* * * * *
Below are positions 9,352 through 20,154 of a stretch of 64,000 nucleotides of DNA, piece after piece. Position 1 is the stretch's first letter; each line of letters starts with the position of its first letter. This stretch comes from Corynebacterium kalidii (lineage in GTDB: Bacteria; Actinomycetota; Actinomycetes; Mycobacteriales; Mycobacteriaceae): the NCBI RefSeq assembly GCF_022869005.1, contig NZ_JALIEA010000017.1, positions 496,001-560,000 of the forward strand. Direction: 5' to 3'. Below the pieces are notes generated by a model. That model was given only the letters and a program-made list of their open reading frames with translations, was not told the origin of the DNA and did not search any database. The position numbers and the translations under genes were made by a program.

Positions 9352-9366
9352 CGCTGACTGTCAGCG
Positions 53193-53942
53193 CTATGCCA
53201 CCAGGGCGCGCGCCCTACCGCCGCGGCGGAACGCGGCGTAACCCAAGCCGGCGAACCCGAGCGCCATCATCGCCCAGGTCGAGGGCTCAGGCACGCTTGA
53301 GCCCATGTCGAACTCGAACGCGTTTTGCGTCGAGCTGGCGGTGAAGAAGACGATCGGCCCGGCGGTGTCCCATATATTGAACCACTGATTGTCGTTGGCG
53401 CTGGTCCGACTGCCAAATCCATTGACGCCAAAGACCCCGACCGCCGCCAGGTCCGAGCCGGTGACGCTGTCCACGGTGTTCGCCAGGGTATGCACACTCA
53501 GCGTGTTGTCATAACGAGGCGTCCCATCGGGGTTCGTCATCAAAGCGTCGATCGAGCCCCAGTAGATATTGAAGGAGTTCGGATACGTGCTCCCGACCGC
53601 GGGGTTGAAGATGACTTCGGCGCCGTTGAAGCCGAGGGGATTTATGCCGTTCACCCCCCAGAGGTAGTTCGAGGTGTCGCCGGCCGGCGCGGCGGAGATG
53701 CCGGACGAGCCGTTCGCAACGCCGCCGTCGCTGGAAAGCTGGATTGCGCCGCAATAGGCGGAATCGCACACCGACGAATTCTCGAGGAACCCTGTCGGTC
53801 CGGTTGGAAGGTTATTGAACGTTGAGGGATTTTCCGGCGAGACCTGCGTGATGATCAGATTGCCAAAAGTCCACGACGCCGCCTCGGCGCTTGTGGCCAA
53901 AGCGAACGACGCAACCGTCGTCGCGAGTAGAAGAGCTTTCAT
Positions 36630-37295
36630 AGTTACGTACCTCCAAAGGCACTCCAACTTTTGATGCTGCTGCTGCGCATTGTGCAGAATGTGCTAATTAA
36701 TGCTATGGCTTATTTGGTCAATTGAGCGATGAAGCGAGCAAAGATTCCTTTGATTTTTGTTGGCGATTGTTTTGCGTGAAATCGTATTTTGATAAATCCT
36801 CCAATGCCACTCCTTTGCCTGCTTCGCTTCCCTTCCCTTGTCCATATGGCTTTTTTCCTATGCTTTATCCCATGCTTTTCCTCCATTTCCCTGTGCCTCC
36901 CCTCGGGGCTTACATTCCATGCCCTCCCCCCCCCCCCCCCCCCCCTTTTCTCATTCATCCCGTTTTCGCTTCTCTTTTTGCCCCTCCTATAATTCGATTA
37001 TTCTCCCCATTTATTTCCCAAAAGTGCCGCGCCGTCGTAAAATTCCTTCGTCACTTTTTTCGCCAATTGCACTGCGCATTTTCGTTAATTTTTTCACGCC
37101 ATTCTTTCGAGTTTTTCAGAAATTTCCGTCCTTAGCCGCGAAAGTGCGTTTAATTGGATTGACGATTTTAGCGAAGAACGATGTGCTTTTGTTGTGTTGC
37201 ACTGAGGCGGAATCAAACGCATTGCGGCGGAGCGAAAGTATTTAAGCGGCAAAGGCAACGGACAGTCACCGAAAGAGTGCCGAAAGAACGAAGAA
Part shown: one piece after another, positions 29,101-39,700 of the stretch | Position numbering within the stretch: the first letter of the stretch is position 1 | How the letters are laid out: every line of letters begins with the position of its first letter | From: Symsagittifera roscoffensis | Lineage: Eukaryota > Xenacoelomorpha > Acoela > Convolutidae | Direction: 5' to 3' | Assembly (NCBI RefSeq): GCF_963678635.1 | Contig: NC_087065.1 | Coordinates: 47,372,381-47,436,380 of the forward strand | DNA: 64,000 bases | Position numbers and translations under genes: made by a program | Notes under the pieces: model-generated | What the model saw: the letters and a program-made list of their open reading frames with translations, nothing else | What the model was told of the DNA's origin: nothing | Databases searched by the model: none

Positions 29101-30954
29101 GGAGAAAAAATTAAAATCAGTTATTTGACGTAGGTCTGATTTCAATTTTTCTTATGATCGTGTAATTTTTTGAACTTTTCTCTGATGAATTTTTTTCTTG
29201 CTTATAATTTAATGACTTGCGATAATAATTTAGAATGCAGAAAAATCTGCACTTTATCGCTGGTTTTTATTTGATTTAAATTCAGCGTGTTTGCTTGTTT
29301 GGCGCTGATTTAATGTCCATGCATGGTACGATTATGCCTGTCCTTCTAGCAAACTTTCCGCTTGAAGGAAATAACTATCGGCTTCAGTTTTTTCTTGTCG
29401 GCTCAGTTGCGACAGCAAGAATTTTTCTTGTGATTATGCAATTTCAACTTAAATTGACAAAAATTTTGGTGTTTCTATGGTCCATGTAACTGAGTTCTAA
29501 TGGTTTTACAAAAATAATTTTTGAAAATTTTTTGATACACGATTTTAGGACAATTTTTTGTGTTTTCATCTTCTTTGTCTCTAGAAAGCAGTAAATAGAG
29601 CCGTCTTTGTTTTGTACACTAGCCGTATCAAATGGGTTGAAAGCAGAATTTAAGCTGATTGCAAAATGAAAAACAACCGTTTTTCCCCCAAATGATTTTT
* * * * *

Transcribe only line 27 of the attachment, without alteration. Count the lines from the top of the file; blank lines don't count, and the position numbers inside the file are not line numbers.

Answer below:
29401 GCTCAGTTGCGACAGCAAGAATTTTTCTTGTGATTATGCAATTTCAACTTAAATTGACAAAAATTTTGGTGTTTCTATGGTCCATGTAACTGAGTTCTAA